connection to be shared by multiple protocols and allows all
   protocols to benefit from the features provided by HTTP/2 framing.

1.1.  Notational Conventions

   The key words "MUST", "MUST NOT", "REQUIRED", "SHALL", "SHALL NOT",
   "SHOULD", "SHOULD NOT", "RECOMMENDED", "NOT RECOMMENDED", "MAY", and
   "OPTIONAL" in this document are to be interpreted as described in BCP
   14 [RFC2119] [RFC8174] when, and only when, they appear in all
   capitals, as shown here.





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2.  The SETTINGS_ENABLE_BIDIRECTIONAL_CONNECT Parameter

   As described in Section 5.5 of [RFC7540], SETTINGS parameters allow
   endpoints to negotiate use of protocol extensions that would
   otherwise generate protocol errors.  Use of the CONNECT method
   extension defined in [RFC6455] requires the
   SETTINGS_ENABLE_CONNECT_PROTOCOL parameter to be received by a client
   prior to its use.

   This document introduces another SETTINGS parameter,
   SETTINGS_ENABLE_BIDIRECTIONAL_CONNECT, which MUST have a value of 0
   or 1.

   Once a SETTINGS_ENABLE_BIDIRECTIONAL_CONNECT parameter has been sent
   with a value of 1, an endpoint MUST NOT send the parameter with a
   value of 0.

   Upon receipt of SETTINGS_ENABLE_BIDIRECTIONAL_CONNECT with a value of
   1, an endpoint MAY use the extended CONNECT defined in [RFC6455] with
   the protocol values defined in this document.  An endpoint that
   supports receiving the extended CONNECT method SHOULD send this
   setting with a value of 1.

   Note that [RFC6455] restricts SETTINGS_ENABLE_CONNECT_PROTOCOL to
   have no effect if received by a server.  This document modifies that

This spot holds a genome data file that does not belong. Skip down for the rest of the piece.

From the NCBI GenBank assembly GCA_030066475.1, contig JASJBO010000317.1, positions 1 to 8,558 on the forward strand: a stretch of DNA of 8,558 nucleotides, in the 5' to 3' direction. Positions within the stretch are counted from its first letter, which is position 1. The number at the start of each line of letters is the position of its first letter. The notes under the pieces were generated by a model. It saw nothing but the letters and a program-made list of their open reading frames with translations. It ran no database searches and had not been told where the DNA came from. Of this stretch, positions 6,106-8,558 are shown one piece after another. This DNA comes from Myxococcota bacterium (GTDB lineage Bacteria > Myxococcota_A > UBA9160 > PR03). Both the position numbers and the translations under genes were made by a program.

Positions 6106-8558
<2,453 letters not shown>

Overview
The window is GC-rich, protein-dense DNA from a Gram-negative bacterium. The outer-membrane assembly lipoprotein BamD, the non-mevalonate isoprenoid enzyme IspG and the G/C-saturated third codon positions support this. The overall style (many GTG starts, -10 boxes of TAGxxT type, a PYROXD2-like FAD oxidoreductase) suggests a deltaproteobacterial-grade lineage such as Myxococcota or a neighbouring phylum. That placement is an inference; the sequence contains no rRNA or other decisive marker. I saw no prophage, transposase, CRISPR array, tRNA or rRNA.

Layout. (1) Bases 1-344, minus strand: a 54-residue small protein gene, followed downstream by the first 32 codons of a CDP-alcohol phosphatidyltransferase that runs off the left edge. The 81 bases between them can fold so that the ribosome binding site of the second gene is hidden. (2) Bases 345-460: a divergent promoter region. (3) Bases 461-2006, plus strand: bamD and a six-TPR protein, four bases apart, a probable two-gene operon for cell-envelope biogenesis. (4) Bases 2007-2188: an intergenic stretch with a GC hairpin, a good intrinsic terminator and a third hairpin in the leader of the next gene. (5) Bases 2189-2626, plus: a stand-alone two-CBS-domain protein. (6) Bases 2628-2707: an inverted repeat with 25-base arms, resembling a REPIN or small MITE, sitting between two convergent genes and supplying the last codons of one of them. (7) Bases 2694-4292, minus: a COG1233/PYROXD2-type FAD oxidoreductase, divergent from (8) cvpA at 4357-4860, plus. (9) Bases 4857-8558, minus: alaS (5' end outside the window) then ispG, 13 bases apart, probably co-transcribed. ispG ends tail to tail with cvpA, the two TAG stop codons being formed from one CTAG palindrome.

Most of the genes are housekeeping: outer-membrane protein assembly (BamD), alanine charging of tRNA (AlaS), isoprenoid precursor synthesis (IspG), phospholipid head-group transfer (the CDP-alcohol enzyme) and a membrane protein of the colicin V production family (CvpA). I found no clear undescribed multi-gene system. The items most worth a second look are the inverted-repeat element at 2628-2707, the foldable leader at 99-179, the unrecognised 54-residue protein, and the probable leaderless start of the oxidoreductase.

restriction and allows both SETTINGS_ENABLE_CONNECT_PROTOCOL and
   SETTINGS_ENABLE_BIDIRECTIONAL_CONNECT to take effect if received by
   either endpoint of an HTTP/2 connection.

3.  Negotiating Byte Stream and Datagram Tunnels

   [RFC6455] defines the psuedo-header field :protocol which can
   indicate the protocol intended to be used on the tunnel established
   by the CONNECT method.  Values for the :protocol psuedo-header field
   are maintained in an Upgrade Token Registry established by [RFC7230]
   for protocol-name tokens.

   After receiving both SETTINGS_ENABLE_CONNECT_PROTOCOL and
   SETTINGS_ENABLE_BIDIRECTIONAL_CONNECT, either endpoint of an HTTP/2
   connection can send a request in HEADERS frames to establish a byte
   stream or datagram tunnel via the extended CONNECT method.
   Similarly, either endpoint may be required to respond to an incoming
   CONNECT request seeking to establish such a tunnel.








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3.1.  Initiating the Extended CONNECT Handshake

   Endpoints using this mechanism to establish byte stream or datagram
   tunnels over HTTP/2 streams follow the CONNECT handshake procedure
   defined in [RFC6455].  However, instead of supplying "websocket" for
   the :protocol psuedo-header field to indicate a WebSocket connection,
   they specify "bytestream" or "datagram" to indicate a byte stream or
   datagram connection, respectively.

   The :scheme and :path psuedo-headers are required by [RFC6455].  The
   scheme of the target URI MUST be set to "https" for both byte stream
   and datagram tunnels.  The path is used in the same manner as for the
   WebSocket protocol, and MAY be set to "/" (an empty path component)
   if not desired for use.

   Implementations should note that the Origin, Sec-WebSocket-Version,
   Sec-WebSocket-Protocol, and Sec-WebSocket-Extensions header fields
   are not included in the CONNECT request and response header fields,